Related: Devastating Photos of Dying Sears and Kmart Stores

Henry Ford With His Model T
Getty Images

1903

Production of the automobile in the 1900s consisted of parts being delivered by horse-drawn carriage and assembled on sawhorses. Henry Ford and his team changed all that in 1913 with the creation of the moving assembly line. His system cut assembly time for one vehicle from 12 hours to about 90 minutes. The large-scale production, known as “Fordism,” spread to other industries around the world.


Related: Why Ford Pickup Drivers Wouldn't Be Caught Dead in a Chevy

American actors Dennis Hopper, Jack Nicholson and Peter Fonda ride through the countryside on motorcycles in a still from the film 'Easy Rider' directed by Hopper.
Columbia Tristar/Getty Images

1903

One of the most recognized motorcycle brands in the world is known for popularizing this form of two-wheeled transportation in the U.S. and adding a dose of rebellious spirit. Harley-Davidson became the favored brand of outlaw motorcycle clubs like the Hells Angels and made a splash with non-bikers after the film "Easy Rider" showed two unconventional free spirits traveling cross country on Harleys.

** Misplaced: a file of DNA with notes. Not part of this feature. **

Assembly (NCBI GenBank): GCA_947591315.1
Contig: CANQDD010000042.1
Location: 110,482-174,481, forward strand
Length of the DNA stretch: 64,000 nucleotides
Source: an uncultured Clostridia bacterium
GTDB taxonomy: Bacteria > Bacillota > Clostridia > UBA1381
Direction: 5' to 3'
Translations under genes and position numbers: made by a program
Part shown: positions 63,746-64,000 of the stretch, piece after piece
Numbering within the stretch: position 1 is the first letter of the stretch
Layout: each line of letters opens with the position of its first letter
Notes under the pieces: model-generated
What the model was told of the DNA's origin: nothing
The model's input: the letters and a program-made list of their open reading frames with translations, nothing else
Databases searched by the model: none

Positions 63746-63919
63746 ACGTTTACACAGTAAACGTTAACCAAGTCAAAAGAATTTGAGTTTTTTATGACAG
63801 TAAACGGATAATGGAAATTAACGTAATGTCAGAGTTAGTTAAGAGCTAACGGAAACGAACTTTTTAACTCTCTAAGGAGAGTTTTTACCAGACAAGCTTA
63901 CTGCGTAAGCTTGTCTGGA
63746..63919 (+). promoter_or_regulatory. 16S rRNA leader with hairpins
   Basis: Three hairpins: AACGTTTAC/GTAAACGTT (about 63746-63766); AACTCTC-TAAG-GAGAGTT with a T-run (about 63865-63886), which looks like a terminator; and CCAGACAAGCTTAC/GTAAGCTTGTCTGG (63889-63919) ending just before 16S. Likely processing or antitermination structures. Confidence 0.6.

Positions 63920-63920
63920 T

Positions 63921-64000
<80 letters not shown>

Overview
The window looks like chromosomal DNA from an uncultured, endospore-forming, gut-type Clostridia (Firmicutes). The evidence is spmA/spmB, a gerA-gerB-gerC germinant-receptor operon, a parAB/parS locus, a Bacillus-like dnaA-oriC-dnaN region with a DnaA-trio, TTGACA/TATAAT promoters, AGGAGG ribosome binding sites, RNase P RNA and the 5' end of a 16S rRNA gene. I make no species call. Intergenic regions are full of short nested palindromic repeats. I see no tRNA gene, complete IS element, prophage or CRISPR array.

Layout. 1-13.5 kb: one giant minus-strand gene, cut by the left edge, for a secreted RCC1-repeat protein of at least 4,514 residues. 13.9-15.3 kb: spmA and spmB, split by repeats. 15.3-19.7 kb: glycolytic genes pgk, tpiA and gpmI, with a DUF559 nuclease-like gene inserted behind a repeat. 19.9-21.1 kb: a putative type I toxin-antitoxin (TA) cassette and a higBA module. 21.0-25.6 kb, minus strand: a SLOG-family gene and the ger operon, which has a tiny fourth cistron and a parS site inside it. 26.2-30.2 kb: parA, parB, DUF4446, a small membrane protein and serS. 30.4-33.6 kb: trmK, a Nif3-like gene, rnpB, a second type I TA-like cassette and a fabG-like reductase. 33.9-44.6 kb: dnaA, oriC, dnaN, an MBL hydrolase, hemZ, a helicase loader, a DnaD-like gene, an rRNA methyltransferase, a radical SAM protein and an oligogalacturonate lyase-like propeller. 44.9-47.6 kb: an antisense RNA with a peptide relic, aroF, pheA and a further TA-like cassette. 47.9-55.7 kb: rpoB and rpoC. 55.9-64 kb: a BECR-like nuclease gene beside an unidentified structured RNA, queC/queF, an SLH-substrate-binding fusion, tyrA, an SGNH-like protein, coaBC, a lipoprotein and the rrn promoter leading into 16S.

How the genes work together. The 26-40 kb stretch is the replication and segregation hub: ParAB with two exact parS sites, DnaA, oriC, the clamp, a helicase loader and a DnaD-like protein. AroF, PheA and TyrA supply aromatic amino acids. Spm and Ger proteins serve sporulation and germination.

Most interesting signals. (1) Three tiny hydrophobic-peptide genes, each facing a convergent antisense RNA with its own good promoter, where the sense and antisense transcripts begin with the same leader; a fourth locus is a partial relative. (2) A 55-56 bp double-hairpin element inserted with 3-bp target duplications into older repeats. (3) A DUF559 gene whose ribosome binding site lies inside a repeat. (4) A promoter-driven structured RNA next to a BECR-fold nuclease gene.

Related: 11 Legendary Harley-Davidsons (and 5 Duds)

In this photo illustration, a meatless 'Impossible Slider' sits on a table at a White Castle restaurant, April 12, 2018 in the Queens borough of New York City.
Drew Angerer/Getty Images

1921

Dubbed the first fast food chain in the world, White Castle is the eatery many frequent to satisfy late-night cravings for tiny burgers. In 1961, the chain became the first to sell more than 1 billion hamburgers. In 1986, it became a cultural phenomena when The Beastie Boys and The Smithereens saluted the “Crave Heard Round the World” on their albums. There’s also the 2004 classic flick “Harold and Kumar Go to White Castle.”